Hungry For Automation

Automating food processes can reap many benefits. With highly competitive retailers constantly trying to reduce prices, to soaring raw material costs and rising utility charges in a labour-intensive industry, food processing companies should be looking at ways to automate their processes.

For these companies, reducing the quality of their product to save costs is not an option. So, just like other manufacturers in the processing sector, those in the food industry are finding ways to automate their production to improve efficacy. There has also been a shift from wanting canned foods (which is now considered unhealthy) to shelf-stable products and this has caused companies to look for new ways to manufacture food. All while maintaining quality, speed, and safety. Large companies have already adopted automation in their factories but small and medium enterprises are also feeling the pressure to do the same as demand for their products spike.

As a company grows and the need for production capacity increases, there will be a shift away from batch production processes towards a continuous flow of prepared ingredients. To keep their customers coming back for more, it is essential to maintain the same taste and texture as the batch production method for the same product. A new continuous flow together with a redesign of the process area can result in reducing labour costs but the majority of the investment is usually aimed at gaining further capacity from similar proven technology. When it comes to producing in high volumes, with long life or a single product, hard or fixed automation solutions are more appropriate.

However, the automation of food products must still meet the strict hygiene standards required in handling foods. What we want is a germ-free environment to ensure the safety of foods manufactured or packaged. Machine sanitation requires parts that are easily dismantled and accessible for washing and cleaning. Reassembly must also be quick and simple as the cleaning process might continue into the next shift or when the same machine must be used to create another product, such as those containing allergens like nuts.

Food manufacturers should note that correct and swift disassembly and reassembly of a machine’s components can prove difficult in a high staff turnover environment. Constantly having to train new staff will also eat into your profit margin and production time. When considering automation, the software chosen should be easy to learn, use, and master to make adoption as smooth as possible.

Thanks to wear and tear, existing equipment will need to be upgraded or new ones need to be purchased in order to meet consumer demands. This can also lead to staff needing to be retrained every time new equipment is brought in. Machines should also be made using high-grade stainless steel and free from microbiological traps or water stagnation. Sub-components such as motors and gearboxes which often have cooling fins or strengthening ribs on them are ideal breeding grounds for bacteria. If there are nooks and crannies where germs can breed or water gather, they should be easily accessible to be cleaned.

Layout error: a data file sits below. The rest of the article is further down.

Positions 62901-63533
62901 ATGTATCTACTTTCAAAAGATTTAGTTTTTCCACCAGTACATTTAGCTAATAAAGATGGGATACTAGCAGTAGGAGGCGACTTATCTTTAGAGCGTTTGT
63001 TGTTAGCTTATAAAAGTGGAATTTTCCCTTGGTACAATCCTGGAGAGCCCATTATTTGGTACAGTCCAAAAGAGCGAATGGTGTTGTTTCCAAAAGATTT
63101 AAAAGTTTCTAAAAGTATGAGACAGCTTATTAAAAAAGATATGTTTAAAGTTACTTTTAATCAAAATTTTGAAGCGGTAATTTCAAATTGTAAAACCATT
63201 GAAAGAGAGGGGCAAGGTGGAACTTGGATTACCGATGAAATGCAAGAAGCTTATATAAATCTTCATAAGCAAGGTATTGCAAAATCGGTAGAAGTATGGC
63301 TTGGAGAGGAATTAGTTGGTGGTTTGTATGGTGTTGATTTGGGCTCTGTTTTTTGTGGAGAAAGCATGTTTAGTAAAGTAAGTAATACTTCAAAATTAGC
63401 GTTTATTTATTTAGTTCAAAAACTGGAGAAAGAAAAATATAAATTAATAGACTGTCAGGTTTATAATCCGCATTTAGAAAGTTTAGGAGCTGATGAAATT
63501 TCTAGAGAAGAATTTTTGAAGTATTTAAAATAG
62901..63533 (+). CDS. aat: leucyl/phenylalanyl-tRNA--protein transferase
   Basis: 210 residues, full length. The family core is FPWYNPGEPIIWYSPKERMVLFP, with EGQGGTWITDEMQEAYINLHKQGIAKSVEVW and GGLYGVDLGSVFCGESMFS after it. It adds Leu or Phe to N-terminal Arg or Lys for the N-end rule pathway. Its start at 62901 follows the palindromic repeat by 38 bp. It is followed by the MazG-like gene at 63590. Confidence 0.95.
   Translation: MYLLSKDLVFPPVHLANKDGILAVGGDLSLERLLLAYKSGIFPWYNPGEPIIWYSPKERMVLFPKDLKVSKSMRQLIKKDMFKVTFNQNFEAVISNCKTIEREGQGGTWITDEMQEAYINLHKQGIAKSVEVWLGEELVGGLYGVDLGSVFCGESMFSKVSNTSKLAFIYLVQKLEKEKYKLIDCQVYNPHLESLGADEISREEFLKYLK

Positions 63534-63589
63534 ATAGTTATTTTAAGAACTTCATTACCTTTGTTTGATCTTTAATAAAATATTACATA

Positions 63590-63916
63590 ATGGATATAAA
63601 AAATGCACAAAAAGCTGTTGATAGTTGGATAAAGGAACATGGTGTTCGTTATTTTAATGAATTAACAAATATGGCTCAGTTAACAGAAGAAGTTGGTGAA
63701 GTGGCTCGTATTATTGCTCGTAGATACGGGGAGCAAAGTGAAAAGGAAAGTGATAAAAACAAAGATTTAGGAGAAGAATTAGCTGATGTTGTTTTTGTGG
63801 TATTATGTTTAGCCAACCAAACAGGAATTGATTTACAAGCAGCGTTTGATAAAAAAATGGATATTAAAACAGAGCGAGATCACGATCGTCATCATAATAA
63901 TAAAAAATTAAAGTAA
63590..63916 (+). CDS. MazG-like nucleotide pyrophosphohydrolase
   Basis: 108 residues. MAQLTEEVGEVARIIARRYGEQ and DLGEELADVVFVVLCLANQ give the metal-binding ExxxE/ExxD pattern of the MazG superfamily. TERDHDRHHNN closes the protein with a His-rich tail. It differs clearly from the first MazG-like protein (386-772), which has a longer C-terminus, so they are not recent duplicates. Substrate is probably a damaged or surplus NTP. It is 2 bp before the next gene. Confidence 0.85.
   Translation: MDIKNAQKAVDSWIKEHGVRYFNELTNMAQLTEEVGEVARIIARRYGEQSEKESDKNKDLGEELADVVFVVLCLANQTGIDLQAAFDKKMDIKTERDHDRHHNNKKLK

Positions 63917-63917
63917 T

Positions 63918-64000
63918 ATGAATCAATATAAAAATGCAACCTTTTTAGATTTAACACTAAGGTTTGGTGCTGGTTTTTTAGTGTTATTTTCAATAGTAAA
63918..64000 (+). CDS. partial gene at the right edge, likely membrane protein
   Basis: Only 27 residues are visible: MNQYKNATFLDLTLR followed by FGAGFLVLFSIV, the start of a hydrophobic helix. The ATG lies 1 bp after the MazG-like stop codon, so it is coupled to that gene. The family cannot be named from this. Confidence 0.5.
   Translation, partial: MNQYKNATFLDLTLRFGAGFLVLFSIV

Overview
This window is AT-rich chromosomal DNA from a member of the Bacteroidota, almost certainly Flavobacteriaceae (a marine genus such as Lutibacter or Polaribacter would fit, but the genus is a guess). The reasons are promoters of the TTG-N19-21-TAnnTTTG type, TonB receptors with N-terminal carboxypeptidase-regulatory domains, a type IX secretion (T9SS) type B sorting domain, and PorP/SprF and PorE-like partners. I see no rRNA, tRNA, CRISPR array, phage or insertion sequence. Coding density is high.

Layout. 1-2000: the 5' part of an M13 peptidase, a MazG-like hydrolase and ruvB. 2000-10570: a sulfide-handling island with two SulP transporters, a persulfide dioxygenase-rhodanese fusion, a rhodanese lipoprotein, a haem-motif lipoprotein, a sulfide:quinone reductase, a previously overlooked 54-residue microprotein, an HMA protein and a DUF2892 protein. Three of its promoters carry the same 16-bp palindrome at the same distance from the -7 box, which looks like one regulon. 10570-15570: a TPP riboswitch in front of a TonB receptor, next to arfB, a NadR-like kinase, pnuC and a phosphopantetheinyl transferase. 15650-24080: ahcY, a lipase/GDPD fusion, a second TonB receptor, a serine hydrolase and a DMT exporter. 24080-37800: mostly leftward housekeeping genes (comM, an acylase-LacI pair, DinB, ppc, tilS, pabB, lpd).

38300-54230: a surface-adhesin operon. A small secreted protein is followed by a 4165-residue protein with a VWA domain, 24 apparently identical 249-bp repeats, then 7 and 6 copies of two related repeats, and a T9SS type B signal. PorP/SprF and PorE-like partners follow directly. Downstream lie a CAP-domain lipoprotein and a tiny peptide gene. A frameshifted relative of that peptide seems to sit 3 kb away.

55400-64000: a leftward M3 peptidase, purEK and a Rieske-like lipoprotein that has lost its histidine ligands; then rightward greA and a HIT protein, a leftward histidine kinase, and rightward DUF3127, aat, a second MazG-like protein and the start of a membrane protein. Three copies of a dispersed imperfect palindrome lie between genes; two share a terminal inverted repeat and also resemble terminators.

Even today, many food manufacturers tend to overlook these criteria and only discover these problems once the machines have been in use for some time. Not only should hygiene be given importance when choosing your machines but also their maintenance. Food-grade oils and greases for gearboxes and lubrication systems must be selected to ensure your machines are operating efficiently.

As in any industry, getting back into production is of utmost importance and looking to the future, food manufacturing procedures will likely remain much the same. However, the bias against automation has now largely disappeared and automation is now a necessity in the food industry to address the required levels of quality control, production speed, labor shortages and overall profitability.

To learn about the different ways you can automate your manufacturing processes, visit the Malaysian International Food & Beverage (MIFB) 2019 Trade Fair from 26-28 June 2019.

Running A Commercial Kitchen

With the rising popularity of reality TV shows featuring budding restaurateurs opening restaurants, more and more people are considering entering the food and beverage business. The kitchen is the heart and soul of a restaurant. It’s the place where food gets prepped, cooked, plated or dished out before being served to hungry customers. No matter where they are located, a commercial kitchen must produce consistent quality food products, quickly, efficiently and cost-effectively. Two key elements to ensuring your kitchen run smoothly are proper equipment (but it doesn’t need to be fancy) and dedicated manpower. But some other details also need to be taken care of.

Plan the space